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Discussion Starter #1
Kia Venga ongoing issues with flat battery. AA says it's the alternator. Kia branch says it's becasuse it's 'not being driven enough'.
3000 miles per year, supermarket trips etc.. Never more than a week between journeys.
Are Kia talking rubbish?
car 18 months old
 

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Welcome to the forum, 'kenld'.

We are living in strange times due to the Covid restrictions and huge numbers of private cars having problems with non-starting due to lack of use and commensurate battery depletion. Having recently replaced my battery and speaking to people in the trade, I can tell you that Halford's and online battery suppliers have been doing a roaring trade over recent months.

Further evidence of increased battery replacement was apparent at my local tip......sorry, recycling centre! I am currently in the midst of preparing to move house and I took the old battery there today along with loads of accumulated crap. One of the attendants directed me to the battery keep when I asked where to put it and he commented that I must be at least the 20th customer today to drop off a battery.

As your car is fairly new, unless the battery has been totally drained of energy, you should be able to charge it satisfactorily. Presuming you have the ability to park in close proximity to your home, driveway/garage, you can attach either a regular trickle charger, following any accompanying instructions, or a smart charger which will be even better as there is a reconditioning element in the charging cycle, (the smart bit).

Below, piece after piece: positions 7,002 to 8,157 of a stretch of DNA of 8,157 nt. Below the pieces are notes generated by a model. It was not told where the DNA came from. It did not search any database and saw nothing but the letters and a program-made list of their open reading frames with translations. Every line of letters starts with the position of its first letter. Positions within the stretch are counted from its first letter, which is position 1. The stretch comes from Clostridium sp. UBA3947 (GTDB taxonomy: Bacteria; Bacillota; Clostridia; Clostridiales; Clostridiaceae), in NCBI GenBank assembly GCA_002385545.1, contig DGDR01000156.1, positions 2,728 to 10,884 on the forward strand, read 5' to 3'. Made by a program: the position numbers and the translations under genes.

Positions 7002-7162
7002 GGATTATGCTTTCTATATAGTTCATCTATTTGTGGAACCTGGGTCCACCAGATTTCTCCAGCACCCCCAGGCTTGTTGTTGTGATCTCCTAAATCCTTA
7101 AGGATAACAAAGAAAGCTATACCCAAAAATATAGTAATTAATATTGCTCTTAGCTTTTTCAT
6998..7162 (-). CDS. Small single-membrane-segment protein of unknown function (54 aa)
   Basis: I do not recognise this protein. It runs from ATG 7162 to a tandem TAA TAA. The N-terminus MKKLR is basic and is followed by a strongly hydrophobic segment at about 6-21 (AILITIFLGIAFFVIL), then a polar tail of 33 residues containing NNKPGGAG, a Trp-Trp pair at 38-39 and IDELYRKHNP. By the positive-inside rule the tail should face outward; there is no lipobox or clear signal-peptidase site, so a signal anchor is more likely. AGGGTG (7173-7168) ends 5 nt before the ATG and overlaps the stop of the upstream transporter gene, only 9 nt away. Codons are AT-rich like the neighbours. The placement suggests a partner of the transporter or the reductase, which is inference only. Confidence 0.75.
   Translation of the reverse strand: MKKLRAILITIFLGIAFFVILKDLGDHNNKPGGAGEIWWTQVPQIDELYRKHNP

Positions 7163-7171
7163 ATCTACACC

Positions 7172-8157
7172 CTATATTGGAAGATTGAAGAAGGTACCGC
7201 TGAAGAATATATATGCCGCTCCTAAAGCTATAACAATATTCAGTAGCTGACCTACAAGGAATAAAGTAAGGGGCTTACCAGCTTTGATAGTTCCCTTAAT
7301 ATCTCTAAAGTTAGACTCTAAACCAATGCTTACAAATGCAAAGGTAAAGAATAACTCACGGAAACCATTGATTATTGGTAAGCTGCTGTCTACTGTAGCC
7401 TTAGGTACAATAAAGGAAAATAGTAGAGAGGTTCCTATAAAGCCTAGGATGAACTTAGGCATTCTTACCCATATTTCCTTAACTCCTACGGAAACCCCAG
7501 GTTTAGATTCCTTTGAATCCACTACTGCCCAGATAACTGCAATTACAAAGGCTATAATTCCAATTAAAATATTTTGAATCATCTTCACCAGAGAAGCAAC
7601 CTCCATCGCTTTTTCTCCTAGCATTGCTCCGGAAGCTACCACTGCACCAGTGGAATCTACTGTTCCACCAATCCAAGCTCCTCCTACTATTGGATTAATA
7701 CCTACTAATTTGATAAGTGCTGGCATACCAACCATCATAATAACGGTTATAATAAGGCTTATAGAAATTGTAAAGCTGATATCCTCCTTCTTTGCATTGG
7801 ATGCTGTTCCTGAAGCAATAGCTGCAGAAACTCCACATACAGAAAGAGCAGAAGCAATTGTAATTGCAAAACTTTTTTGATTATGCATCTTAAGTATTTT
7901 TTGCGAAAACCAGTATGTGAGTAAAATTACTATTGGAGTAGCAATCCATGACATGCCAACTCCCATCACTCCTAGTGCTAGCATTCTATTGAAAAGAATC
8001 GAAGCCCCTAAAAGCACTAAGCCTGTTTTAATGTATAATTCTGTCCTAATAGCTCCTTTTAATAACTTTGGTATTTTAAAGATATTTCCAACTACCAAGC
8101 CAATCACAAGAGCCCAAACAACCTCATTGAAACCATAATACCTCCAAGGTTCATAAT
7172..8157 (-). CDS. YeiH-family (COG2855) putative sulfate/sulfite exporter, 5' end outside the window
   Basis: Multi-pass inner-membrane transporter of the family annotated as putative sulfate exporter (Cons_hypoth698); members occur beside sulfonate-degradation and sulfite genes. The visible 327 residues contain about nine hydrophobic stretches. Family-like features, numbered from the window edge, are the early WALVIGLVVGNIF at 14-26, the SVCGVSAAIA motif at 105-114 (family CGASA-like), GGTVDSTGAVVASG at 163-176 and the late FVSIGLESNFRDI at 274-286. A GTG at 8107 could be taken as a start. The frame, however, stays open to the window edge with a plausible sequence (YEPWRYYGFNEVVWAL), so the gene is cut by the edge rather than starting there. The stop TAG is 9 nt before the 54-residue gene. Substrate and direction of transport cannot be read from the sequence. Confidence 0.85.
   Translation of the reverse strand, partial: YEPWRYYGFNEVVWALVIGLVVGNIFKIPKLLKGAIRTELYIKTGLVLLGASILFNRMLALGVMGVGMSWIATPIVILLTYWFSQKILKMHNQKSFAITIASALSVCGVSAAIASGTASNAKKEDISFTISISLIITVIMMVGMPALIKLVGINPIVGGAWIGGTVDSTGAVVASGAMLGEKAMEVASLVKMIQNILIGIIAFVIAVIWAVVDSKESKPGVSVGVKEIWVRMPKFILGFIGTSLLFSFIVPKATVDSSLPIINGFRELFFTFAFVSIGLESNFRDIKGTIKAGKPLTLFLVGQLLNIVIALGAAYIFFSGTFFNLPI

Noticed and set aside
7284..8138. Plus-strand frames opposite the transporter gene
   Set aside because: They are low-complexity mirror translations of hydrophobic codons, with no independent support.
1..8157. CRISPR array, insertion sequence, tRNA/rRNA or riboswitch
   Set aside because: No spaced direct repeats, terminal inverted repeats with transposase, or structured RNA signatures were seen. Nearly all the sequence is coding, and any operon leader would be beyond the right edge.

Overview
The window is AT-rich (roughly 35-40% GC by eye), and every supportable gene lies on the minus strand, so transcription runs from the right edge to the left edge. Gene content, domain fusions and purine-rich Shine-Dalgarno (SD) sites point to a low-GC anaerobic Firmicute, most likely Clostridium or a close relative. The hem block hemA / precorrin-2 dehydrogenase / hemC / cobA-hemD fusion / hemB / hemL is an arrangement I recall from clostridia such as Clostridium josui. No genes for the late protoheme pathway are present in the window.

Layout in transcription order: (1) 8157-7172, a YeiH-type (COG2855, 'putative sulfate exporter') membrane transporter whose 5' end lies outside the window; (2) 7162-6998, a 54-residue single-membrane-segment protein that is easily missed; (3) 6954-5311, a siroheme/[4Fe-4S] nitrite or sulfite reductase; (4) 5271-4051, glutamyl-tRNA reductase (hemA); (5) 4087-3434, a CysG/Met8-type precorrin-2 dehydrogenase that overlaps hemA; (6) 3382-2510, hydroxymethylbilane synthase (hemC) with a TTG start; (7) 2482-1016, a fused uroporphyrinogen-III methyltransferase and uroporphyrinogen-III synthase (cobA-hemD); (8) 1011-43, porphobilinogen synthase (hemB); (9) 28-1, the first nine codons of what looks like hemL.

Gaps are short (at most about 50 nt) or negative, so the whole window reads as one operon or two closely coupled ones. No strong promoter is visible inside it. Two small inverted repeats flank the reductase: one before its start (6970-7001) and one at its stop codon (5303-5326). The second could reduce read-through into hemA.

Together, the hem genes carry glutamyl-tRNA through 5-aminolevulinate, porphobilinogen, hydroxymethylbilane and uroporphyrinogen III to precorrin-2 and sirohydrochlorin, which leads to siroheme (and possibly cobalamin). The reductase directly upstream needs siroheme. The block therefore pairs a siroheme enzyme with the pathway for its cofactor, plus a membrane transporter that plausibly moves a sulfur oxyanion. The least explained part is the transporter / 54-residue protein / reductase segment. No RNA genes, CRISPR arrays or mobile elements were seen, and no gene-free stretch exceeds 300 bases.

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Lots of battery issues now we have been in lockdown for such a long time. 3000 miles a year is quite low but it will depend on exactly which journeys make up these 3000 miles. That's 60 per week and more than I am averaging at present and if yu are doing 60 miles each week then this should be plenty.

Has your KIA dealer actually looked at/tested the car or is this a phone conversation?
 

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That's 60 per week and more than I am averaging at present and if you are doing 60 miles each week then this should be plenty.